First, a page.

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Transcript

  • 1. Food Production Sarah Marshall Honors Capstone
  • 2. 2005 United Nations
    • Millennium Ecosystem Assessment
      • “ Agriculture may be the largest threat to biodiversity and ecosystem function of any single human activity.”
  • 3. World Hunger
    • 12 preschool children in developing countries die every minute from hunger and malnutrition
    • 5 million children under 5 years of age die each year
    • The cost of childhood diseases in developing countries account for 20-25% of their economic budgets
  • 4. World Hunger
    • 850 million people in the world lack adequate food
    • 75% of which are in developing nations
    • African and Asian-pacific nations are the significant leaders
  • 5. Food Security
    • Is the ability of individuals to obtain sufficient food on a day-to-day basis
    • More than 6 million people rely on food grown on 11% of the earth
    • Out of this 11% only 3% is fertile soil
  • 6. Our Agriculture
    • A gallon of oil = one pound of beef
    • 2500 gallons of water = one pound of beef
    • Cows defecate 65 pounds per day
    • 10 pounds of grain yields one pound of cow
  • 7. Our Agriculture
    • 16% of greenhouse gasses come from our agriculture
    • 1 billion pounds of pesticides are used each year
    • $14 billion a year are given to industrial farmers
    • Farm run-off had poisoned ground water in 17 states and polluted 35,000 miles of rivers
  • 8. Soil
    • 25 billion tons of soil are lost annually in the US alone
    • This is the area size of the US and Canada
    • Renewable, develops from underlying parent material but takes 500 years in order to be useable
  • 9. Soil Solutions
    • Minimum Tillage
      • Leaves crop residues on land
      • Greatly reduces soil erosion
      • Only used on 38% of US cropland
    • Cover Crops
      • Sustainable tools to manage soil fertility, soil quality, water, weeds, pests, diseases, and increasing diversity and wildlife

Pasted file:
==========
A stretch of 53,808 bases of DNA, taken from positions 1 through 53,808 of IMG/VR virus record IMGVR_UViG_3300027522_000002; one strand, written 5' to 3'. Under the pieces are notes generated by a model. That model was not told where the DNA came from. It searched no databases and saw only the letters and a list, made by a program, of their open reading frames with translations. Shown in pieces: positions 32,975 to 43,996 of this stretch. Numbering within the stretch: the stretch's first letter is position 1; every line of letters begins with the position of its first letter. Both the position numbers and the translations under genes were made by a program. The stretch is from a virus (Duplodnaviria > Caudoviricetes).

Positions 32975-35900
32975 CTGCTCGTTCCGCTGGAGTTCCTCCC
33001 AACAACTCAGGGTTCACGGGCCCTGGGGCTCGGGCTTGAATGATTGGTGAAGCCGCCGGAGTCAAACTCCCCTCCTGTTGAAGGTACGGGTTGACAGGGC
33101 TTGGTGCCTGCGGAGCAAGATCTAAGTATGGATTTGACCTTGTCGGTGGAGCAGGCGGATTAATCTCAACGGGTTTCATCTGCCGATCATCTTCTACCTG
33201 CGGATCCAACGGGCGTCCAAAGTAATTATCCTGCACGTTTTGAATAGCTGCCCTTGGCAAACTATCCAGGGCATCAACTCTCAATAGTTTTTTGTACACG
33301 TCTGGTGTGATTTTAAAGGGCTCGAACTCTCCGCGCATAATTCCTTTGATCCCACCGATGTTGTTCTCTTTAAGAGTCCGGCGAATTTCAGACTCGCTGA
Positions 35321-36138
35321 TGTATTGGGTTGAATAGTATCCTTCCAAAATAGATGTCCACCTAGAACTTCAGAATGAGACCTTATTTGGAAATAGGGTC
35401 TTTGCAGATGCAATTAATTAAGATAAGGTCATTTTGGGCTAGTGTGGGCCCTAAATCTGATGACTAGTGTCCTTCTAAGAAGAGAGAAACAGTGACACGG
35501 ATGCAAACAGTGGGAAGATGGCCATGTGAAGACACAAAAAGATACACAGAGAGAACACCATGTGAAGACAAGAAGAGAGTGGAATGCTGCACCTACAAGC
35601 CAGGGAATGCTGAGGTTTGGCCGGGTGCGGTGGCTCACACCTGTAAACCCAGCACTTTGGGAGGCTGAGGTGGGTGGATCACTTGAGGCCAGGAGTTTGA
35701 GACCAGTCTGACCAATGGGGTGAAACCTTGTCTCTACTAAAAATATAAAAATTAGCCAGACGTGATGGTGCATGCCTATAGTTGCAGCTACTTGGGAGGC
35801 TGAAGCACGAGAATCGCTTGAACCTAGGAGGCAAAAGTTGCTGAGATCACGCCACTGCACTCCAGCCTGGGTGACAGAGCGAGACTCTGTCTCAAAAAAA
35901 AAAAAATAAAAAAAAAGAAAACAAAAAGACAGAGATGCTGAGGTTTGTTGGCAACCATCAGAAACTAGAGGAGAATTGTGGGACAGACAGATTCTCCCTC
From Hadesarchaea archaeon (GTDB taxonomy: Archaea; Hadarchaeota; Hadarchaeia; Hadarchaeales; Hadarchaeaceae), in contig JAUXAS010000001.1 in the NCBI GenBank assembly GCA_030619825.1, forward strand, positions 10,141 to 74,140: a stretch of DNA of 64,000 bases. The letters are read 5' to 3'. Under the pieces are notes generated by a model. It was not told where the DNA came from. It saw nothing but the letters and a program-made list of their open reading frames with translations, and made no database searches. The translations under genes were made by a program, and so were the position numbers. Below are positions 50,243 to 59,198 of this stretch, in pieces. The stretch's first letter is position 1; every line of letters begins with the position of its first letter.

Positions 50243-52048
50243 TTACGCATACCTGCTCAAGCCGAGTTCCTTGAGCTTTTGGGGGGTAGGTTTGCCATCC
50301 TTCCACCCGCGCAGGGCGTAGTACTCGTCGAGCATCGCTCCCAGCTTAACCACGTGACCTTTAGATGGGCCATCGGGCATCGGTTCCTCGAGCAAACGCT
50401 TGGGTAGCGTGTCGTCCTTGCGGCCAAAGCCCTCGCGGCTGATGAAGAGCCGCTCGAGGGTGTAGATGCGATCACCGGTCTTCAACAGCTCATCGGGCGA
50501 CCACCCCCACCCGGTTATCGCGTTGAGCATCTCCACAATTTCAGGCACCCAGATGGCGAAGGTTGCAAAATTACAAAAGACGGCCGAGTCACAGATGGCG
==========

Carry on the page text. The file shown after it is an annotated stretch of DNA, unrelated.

• “ Green manures”
      • Leguminous
  • 10. Agriculture Pollution
    • Heating animal homes
    • Fertilizers
    • Fuel and emissions from tractors
    • Fuel to make tractors
    • Fuel used in grain production
    • Fuel used to dry grain
    • Transportation / distribution to supermarkets
    • Driving to supermarkets and driving home
    • Using energy to prepare food for consumption
  • 11. Possible Solutions
    • Organic Farming
      • On the rise
    • Green Revolution
      • Used successfully in Mexico and India
    • Genetically Modified
      • Golden rice
  • 12. Organic
    • Less than 1% of the US is organic farming
    • Can support local demands; buy local
    • Labor intensive: can create jobs
    • Must have special certification
    • Since the early 1900s organic food production has growth rates of 20% a year in developed and developing nations
    • April 2008 organic food accounts of 1-2% food sales worldwide
  • 13. Green Revolution
    • Started after WWII and was funded by the Rockefeller Foundation
    • Worldwide effort to improve the productivity of wheat and rice by selecting the high yield varieties
    • First used in Mexico then India adopted the same strategies
    • Numerous attempts to implement in Africa but unsuccessful due to:
      • Widespread corruption
      • Insecurity
      • Lack of infrastructure
      • Lack of governmental concern
      • Availability of water for irrigation
      • Diversity of soil types
      • Inability to place rice in the farmer’s hands
  • 14. Continuing the Green Revolution by Borlaug in 2007 The Wall Street Journal
    • Tools of biotechnology to meet demands for food, feed, fiber, and biofuels
    • Plant breeders have problems with:
      • Saline conditions
      • Resisting diseases and insects